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Jolly Roger Amusement Park is one of several Ocean City businesses hiring H-2B Nonimmigrant Temporary Workers this year to help fill much-needed staff openings.

(April 30, 2021) In an effort to quell resortwide staffing struggles, the same international workers who were once reserved for seafood packing houses and farm labor are taking on new roles at some Ocean City businesses this year.

Each year, a set number of H-2B Nonimmigrant Temporary Worker visas are granted to individuals from foreign countries for six months to come to the United States and work for money to send home to their families. Businesses apply for certification to hire them and receive a number based on a lottery system. The workers are adults, not students like those who come from the J-1 student work and travel program, and typically perform manual labor — until this year.

“We’ve always gone the J-1 route, now we’ve also gone the H2B route so that’s a new avenue for us,” said Steve Pastusak, the vice president of Ocean City’s Bay Shore Development Corporation.

As the owner and operator of Jolly Roger Amusement Park, the Boardwalk Hotel Group and several other businesses and attractions in town, Bay Shore needs 500-plus employees to operate during the peak of the season, Pastusak said. But because of this year’s staffing challenges, that number would have been difficult to hit. So, he decided in the fall to apply for H-2B certification and is now set to receive 150 workers through the program.

“With the uncertainty there and what was going to happen, we needed to cover ourselves and go the H-2B route also,” Pastusak said. “The H-2B route is very different from the J-1 program because there is a lot of cost involved and it’s not so much a cultural exchange as it is a purely work visa.”

Pastusak said 50 H-2B workers arrived earlier this month and that another 100 are expected to arrive in the coming weeks from countries that include Mexico, South Africa, El Salvador, Guatemala and Honduras. He said they are mostly working as housekeeping staff in the hotels and as amusement ride attendees. But unlike the J-1 students, who come to the area through agencies that set up housing and cover the majority of their expenses, employers provide all of the support for the H-2B workers, including housing.

Pastusak also said that there is some uncertainty in the receipt of H-2B workers because the government places them via a lottery system to certified businesses.

“The allotment, or the cap, for the H-2B is far lower than the number of people that the government certifies,” he said. “ … It’s a true lottery so it’s not something you can count on, so that’s the uncertainty of the H-2Bs. Where we’re sitting, our need for H-2Bs is not all confirmed. Because we’re looking for cap relief. We applied for that also. It’s just a long-drawn-out process of paperwork on top of paperwork.”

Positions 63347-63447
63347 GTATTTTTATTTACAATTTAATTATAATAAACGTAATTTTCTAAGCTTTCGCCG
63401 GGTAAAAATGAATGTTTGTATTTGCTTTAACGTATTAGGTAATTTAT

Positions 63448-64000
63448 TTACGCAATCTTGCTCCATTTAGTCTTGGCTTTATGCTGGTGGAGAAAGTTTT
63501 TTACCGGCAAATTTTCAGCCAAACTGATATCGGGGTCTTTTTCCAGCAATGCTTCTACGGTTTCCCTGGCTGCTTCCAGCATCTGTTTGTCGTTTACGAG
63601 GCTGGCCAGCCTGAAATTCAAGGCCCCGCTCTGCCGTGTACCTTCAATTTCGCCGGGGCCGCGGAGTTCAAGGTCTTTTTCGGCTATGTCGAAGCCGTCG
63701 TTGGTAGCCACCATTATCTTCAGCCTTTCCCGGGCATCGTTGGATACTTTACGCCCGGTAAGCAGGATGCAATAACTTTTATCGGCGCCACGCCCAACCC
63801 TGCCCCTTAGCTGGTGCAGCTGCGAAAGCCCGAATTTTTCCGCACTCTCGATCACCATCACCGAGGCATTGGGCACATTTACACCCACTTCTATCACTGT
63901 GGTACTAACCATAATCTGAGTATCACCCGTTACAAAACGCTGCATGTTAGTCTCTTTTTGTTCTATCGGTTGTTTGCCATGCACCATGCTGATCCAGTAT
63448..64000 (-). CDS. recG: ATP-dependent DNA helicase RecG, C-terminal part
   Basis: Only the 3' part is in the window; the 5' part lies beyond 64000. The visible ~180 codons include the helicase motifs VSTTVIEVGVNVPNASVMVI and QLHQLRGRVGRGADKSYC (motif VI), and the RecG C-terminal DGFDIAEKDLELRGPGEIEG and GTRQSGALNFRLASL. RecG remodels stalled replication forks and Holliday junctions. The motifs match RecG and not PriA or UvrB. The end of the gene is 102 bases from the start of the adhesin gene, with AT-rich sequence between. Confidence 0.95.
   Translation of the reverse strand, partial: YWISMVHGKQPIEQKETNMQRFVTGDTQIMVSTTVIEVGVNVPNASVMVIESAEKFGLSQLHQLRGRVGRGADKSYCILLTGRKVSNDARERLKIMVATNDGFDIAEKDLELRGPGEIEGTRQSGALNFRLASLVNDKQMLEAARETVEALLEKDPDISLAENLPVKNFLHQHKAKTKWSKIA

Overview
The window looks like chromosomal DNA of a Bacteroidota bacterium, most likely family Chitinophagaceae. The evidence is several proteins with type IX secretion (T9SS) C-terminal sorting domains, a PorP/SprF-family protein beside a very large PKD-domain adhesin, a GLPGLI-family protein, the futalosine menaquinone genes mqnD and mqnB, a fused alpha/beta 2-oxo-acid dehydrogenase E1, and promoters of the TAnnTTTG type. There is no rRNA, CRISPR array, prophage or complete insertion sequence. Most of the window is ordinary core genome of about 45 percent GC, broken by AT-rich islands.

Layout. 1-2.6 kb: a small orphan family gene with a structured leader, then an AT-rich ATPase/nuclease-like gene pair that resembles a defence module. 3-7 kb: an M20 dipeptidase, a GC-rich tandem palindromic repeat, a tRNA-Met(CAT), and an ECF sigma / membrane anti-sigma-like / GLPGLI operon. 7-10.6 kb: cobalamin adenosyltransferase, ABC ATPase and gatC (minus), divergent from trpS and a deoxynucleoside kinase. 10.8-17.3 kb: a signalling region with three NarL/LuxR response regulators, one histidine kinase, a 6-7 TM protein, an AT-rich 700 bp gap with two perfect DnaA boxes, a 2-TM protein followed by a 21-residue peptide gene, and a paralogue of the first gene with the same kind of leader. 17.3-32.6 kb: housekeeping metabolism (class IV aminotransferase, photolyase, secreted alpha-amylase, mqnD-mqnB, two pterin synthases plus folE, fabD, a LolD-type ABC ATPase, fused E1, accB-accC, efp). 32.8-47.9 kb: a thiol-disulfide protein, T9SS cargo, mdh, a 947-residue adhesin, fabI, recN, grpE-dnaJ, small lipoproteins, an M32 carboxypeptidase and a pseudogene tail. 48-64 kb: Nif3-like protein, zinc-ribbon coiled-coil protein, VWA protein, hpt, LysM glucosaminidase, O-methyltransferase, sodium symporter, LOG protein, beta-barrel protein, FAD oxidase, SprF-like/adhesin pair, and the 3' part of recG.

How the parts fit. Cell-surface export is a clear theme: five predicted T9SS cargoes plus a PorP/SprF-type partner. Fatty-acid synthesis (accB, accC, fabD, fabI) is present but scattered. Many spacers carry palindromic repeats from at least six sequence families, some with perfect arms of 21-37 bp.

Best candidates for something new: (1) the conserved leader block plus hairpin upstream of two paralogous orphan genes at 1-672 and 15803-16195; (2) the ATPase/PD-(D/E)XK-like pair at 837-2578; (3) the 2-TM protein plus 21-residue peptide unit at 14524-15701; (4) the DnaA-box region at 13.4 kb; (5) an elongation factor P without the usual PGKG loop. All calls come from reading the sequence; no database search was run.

Lachelle Scarlato, the executive director of the Greater Ocean City Chamber of Commerce, said roughly 66,000 H-2B program visas are issued annually to U.S. businesses. But on April 1, the Biden administration granted another 22,000 to use in the 2021 calendar year, which benefitted resort businesses like Bay Shore.

But even with the boost in workforce, Pastusak said he still anticipates some challenges with staffing this year.

“We need a lot more people when it comes to [being] open seven days a week,” he said.

He pointed out that the uncertainty of the arrival of J-1 workers, who make up about half of his workforce in a normal year, is a large factor.

Fish Tales


Shawn Harman, the owner of Fish Tales Bar & Grill on 21st Street, can relate. He said he expects to receive a quarter of the number of J-1 workers he normally does but he has no way of knowing when they will come or exactly how many he will get. In the meantime, he is struggling.

“I think we’re going to be very busy and I think we’re going to be short-staffed,” he said. “And I actually think this year will be worse than last year. Last year, everybody was kind of still adjusting and this year everybody is going to be ready to go out and we don’t have enough people to serve them.”

In a normal year, Ocean City welcomes a total of more than 4,000 students through the J-1 program and its various sponsors. Last year, due to federal covid-fueled travel restrictions, the area received no J-1 students, which made the pandemic’s effect on businesses even more severe. And while the students are allowed to come this year, Scarlato said the process is much slower, as the individual embassies gradually grant approvals.

She said the outlook for their arrivals changes daily, though, and that countries are regularly issuing visa approvals.

“Some conversations that folks may have had a month ago, two months ago, regarding specific countries and how they were processing or weren’t processing, those conversations are no longer relevant because it changes so quickly,” she said. “So, we continue to remain hopeful and just in the last seven days the difference that we have seen from countries that agreed to process and the rate at which some the countries are processing keeps us hopeful.”

In any case, the uncertainty is there and the process is slow. That is why Susan Jones, the executive director of the OC Hotel-Motel-Restaurant Association, said city tourism officials are reviving last year’s “Pack Your Patience” campaign to let visitors know to expect long lines at many restaurants and attractions.

“It’s going to be a rough summer and it’s going to be busy,” she said.

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